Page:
Installing Ceramic Tile floor?

Ok, I have done just about every renovation you can think of, in fact I built a 19 by 16 foot wood deck on the back of my house last year. I dont need answers of seek a professional. I am just asking for some tips or help for installing ceramic tile. I havent done it before, is it really hard? Or is it no brainer work once you have done it?

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  • 1 decade ago
    Favorite Answer

    tips I have:

    1. Layout the backerboard and cut in before you mortar it down or nail it down. Mix the mortar very well, it should be at the consistency where you can drop a bit on the floor and it will not be runny.

    2. Before you lay the concrete backer board (hardiboard) down, you need to push mortar into the wood subfloor (if it is wood) with the flat side of the trowel, then, add more mortar and use a 3/8 inch trowel notch to spread the mortar on the floor.

    3. Put the backerboard down, press into the mortar, and put nails every 6-8 inches throughout the board. If you have a pneumatic gun of any type it will suffice. You want to sink the nail heads, but not dimple the backerboard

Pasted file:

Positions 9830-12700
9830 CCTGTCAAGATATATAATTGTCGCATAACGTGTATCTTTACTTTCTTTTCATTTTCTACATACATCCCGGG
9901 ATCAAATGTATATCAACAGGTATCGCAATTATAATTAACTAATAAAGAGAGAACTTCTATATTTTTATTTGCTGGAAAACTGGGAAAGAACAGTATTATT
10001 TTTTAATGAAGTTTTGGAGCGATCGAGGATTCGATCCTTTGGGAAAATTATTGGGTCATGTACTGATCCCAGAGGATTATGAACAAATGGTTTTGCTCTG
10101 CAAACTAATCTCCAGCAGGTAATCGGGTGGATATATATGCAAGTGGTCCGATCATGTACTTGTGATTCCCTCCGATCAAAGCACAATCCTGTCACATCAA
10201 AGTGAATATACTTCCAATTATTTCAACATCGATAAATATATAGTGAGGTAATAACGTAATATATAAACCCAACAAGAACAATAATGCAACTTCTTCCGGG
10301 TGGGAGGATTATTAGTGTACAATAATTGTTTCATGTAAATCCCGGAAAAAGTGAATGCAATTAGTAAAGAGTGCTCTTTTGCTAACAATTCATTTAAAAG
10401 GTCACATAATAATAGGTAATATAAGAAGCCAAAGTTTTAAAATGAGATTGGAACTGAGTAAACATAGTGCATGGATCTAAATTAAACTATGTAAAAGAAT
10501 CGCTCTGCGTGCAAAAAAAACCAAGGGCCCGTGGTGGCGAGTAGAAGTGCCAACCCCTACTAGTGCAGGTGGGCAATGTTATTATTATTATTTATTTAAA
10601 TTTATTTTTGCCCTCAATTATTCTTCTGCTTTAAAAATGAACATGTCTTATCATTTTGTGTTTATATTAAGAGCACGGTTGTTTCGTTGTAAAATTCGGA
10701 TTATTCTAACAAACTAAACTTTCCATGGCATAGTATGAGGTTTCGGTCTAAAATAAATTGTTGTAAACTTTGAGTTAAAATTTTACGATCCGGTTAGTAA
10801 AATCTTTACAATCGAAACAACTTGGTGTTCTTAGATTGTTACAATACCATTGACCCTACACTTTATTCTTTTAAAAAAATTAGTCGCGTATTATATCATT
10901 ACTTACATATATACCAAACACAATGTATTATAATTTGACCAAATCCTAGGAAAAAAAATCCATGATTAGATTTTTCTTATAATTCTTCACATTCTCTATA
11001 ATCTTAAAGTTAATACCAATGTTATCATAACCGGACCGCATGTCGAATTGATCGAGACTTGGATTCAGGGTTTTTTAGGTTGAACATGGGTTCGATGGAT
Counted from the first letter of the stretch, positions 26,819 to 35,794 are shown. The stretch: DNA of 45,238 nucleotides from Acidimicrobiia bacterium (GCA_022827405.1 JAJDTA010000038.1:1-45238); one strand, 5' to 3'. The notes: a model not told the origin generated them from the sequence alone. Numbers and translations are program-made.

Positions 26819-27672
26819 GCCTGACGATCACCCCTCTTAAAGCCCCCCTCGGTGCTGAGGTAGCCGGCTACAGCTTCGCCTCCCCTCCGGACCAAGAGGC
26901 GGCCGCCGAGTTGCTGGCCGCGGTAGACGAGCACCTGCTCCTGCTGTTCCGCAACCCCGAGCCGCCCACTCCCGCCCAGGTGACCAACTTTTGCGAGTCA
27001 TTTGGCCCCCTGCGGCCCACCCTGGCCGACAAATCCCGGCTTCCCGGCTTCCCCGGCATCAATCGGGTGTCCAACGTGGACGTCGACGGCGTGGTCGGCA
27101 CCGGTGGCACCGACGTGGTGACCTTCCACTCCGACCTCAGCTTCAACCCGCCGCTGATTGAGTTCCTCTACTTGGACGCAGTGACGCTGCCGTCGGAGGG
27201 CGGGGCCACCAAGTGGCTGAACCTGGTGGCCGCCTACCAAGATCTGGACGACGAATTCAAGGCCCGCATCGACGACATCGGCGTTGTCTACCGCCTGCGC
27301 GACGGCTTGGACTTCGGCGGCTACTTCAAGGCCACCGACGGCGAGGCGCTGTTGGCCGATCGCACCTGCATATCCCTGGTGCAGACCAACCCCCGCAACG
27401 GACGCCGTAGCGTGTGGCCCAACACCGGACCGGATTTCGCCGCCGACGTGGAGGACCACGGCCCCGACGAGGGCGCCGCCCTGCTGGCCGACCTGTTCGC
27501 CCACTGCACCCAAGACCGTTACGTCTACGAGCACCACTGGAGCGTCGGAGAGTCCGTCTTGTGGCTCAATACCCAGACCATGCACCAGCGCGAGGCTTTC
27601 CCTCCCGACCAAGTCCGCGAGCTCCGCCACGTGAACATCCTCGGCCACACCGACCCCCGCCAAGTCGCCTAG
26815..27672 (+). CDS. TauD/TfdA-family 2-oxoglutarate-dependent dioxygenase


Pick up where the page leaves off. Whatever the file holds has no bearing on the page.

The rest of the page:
4. You want to do the same steps for laying the tile. Map out your flor plan, either in your head and with a tape measure. or actually lay a few rows of tile out. You don"t want to get to a wall and have a 1/4" filler piece all down the wall.

    5. Then push the mortar into the backer board with the flat side of the trowel, before using the notched side.

    6. Start slow and get a row going in each direction to keep the floor square.

    7. You want to put the tile about 1/2" out of where you want them to lay and then push them into the mortar, to fill the crevases on the tile backing.

    8. Use tile spacers, you can get them at any Lowe's, Home Depot, etc. The bigger the tile, usually the bigger the groutline, but it is personal taste.

    9. With smaller tile, you can make an uneven floor look more even. The bigger the tile, the quicker the job will go (common sense).

    10. consistently wipe the excess mortar out of the groutlines as you go, it will make grouting alot easier.